November is a month that is often just spent preparing for the big Christmas month just around the corner. However, this month stands out for many authors, future authors and dream writers as the biggest month of the year.
NaNoWriMo, or National Novel Writing Month, is as its name suggests. It begins on November 1 and ends on November 30. The idea was conceived in July of 1999 by Chris Baty and 20 of his friends in the San Francisco area.
“We wanted to write novels for the same dumb reasons twentysomethings start bands. Because we wanted to make noise,” explains NaNoWriMo’s website.
As its website explains, the first year was difficult, but, surprisingly, fun. It became clear that this small group of people needed to expand this opportunity to others. The following year, NaNoWriMo was changed to November in hopes that more writers would stay inside because of the dropping temperatures.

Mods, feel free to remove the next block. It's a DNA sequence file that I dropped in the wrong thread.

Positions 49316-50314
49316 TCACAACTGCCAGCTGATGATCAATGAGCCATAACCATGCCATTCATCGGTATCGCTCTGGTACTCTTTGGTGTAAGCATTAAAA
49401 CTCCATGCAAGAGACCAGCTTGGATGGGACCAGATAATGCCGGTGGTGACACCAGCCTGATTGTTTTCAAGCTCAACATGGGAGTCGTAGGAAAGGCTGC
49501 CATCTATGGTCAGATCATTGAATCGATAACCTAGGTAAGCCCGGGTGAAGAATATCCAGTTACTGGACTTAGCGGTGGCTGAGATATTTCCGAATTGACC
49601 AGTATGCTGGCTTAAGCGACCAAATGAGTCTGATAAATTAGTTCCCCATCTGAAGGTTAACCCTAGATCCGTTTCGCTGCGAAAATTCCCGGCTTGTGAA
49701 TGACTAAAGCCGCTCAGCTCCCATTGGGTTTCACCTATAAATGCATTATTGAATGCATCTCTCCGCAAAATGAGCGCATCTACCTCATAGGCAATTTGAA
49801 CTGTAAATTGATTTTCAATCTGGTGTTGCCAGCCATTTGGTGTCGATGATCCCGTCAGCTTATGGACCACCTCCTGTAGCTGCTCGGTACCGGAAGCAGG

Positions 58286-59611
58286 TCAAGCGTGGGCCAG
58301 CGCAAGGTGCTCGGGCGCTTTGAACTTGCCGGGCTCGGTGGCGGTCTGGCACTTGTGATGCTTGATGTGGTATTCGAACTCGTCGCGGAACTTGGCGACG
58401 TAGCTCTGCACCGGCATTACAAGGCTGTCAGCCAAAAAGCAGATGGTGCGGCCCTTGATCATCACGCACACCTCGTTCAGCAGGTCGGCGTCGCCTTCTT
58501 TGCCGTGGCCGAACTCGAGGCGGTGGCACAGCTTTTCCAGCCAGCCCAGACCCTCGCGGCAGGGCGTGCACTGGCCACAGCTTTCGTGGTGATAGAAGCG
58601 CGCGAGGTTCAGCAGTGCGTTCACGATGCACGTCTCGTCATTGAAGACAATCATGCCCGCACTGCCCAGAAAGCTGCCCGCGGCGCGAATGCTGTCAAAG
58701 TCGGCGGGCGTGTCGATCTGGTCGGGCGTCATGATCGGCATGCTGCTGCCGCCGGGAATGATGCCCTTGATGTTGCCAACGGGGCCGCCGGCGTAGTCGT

Rules were created as well. Writers must start from scratch, books can’t be co-authored and they must be novels.
Last year, NaNoWriMo had around 200,500 participants in over 40 countries. It has become a program that many schools have brought into their curriculum and groups around the world have dedicated themselves to.
Participating in NaNoWriMo begins with one thing – desire. Desire must be present for one to accomplish such a huge task. Novels must be 50,000 words. That averages to about 1,600 words that need to be written each day in order to finish by the last day of November.
“You have to have a lot of motivation and a lot of time. If you don’t have time, don’t do it,” said participant Sarah Simmons.
NaNoWriMo participants can find helpful tools and pep-talks online. They can connect with other writers who are participating as well.
On November 20th the program will be having a write-a-thon fundraiser in San Francisco where writers can write for 6 hours straight and help the program to keep going.
To get started, sign up at www.nanowrimo.com with your story in mind. There you can begin writing and set up a word count. You can receive emails from other writers to encourage you along the way. You can also find writing events that will be held near you to keep your hope alive.
“Once you accomplish it the first time it is easier to do it again and again,” Simmons said.